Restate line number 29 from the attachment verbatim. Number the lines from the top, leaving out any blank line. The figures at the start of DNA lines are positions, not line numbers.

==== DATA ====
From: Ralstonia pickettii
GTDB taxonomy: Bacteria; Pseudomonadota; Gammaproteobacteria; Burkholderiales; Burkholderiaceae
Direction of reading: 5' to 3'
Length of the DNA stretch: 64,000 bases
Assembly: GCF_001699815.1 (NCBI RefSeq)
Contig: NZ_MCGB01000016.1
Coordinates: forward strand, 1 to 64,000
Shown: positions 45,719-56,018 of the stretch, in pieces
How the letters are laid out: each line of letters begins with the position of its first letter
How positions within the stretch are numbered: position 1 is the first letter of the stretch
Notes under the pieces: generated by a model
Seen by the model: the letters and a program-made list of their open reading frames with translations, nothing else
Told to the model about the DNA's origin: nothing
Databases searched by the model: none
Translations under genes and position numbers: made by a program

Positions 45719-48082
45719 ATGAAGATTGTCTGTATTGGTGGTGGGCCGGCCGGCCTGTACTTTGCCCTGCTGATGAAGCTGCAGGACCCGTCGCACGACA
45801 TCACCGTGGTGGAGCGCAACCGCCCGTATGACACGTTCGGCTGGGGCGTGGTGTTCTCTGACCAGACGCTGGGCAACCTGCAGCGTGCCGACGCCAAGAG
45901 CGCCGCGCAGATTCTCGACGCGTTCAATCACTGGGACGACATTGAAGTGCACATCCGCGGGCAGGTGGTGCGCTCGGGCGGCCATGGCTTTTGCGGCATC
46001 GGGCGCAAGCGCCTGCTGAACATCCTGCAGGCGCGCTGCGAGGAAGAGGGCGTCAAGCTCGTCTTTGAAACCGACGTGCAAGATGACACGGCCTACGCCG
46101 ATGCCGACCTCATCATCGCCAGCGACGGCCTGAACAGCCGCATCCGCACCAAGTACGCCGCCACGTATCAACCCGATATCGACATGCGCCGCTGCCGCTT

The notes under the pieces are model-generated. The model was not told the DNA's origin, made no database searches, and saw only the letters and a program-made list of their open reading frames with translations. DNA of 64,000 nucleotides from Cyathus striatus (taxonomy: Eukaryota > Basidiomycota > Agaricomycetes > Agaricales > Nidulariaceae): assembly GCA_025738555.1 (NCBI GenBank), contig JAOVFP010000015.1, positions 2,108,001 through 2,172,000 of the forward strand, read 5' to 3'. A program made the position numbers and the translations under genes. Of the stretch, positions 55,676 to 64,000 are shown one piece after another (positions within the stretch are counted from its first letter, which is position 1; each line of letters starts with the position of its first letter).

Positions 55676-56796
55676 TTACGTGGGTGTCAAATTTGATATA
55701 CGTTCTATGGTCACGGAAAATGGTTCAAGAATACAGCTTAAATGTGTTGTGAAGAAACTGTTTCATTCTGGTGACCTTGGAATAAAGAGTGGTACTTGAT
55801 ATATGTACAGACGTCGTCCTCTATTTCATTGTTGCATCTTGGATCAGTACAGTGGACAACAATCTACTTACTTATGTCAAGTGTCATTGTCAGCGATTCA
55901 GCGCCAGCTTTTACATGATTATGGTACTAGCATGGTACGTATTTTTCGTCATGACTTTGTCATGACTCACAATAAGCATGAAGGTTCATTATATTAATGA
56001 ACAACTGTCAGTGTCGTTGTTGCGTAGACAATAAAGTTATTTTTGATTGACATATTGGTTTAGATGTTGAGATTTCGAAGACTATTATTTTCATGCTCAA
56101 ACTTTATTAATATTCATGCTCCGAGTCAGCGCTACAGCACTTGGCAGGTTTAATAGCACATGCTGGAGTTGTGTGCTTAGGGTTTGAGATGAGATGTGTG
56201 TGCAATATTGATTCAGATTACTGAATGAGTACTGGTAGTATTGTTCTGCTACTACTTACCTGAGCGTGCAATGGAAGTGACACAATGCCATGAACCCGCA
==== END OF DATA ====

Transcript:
56101 ACTTTATTAATATTCATGCTCCGAGTCAGCGCTACAGCACTTGGCAGGTTTAATAGCACATGCTGGAGTTGTGTGCTTAGGGTTTGAGATGAGATGTGTG